Part -III:Simple technological solution is all we need.
Countless editorials and reports have been published on arsenic contamination but we all know that as far as concrete results are concerned, our achievements have not been overwhelming.
Over the years in Bangladesh, a surfeit of arsenic NGOs engaged in arsenic studies, research and mitigation, have been vending some business wares to extract good commerce out of the menace of arsenic contamination. (New Age May 19, 2006)
Millions of dollars have been spent in arsenic mitigation and other related projects in Bangladesh without much effect.
LGRD Ministry ignored suggestions of simple pragmatic methods to combat arsenic mitigation from the concerned projects. Several deep tube wells were unnecessarily sunk, where shallow water wells still are in use. The easiest and the cheapest alternative is to identify “stratigraphic trap of arsenic free water” (if present) within contaminated aquifers within deltaic deposits.
SOS Arsenic and the Bangladesh Atomic Energy Commission, together with the World Bank conducted an isotope investigation of groundwater in a village in March 2005.:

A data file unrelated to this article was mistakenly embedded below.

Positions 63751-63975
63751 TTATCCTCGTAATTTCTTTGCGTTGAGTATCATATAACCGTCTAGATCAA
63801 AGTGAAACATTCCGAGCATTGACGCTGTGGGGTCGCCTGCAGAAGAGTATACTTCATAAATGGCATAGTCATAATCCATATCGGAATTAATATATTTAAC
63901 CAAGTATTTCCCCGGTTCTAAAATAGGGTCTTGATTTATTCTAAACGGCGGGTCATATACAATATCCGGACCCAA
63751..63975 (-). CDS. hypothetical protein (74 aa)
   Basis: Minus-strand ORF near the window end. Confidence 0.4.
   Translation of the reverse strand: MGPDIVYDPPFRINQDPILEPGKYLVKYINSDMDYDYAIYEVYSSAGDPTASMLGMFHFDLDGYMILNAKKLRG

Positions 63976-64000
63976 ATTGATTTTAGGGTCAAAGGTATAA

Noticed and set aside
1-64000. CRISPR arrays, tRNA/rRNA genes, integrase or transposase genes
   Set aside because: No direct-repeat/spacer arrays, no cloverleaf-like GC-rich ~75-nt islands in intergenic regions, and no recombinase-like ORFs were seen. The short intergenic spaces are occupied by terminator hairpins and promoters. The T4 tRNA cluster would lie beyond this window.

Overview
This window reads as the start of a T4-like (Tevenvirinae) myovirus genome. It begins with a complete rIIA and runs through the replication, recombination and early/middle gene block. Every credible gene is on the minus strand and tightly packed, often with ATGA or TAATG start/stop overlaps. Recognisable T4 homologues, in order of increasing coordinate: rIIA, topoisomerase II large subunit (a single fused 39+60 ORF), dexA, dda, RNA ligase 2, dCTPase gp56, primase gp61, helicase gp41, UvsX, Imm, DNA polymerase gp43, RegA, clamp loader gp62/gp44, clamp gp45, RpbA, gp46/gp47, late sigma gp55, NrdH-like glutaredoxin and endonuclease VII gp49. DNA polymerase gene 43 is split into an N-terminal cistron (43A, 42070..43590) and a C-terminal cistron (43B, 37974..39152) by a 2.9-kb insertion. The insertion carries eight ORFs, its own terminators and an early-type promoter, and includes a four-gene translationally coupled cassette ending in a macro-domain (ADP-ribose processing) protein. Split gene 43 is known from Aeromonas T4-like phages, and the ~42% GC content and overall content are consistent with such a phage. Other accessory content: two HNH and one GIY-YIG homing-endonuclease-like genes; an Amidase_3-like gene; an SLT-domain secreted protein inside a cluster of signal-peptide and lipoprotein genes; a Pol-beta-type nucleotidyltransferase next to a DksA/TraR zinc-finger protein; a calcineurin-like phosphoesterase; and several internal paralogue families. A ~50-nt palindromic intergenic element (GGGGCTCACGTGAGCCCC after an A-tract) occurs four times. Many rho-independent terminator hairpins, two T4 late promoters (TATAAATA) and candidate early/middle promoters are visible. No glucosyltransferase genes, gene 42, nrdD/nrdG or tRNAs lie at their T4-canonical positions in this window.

“The results of this study, which used Stable oxygen and hydrogen isotopes and tritium, identified an arsenic-free aquifer in the eastern part of the village with a source of recharge different from the arsenic contaminated aquifer in the western part of the village. These results led to a fresh review of the geological and hydrological data, which then were re-interpreted, resulting in the discovery of two aquifers with little groundwater flow between them. Thus, the eastern aquifer could be used to supply arsenic-free water to Chapai Nawabganj. This will eliminate the need for a separate water treatment plant, thereby saving millions of dollars needed to build and run the plant.”
There are enough shallow arsenic free aquifers in Bangladesh, which without spending any loan money can solve 80% of arsenic problem. But you cannot earn much money with this simple solution!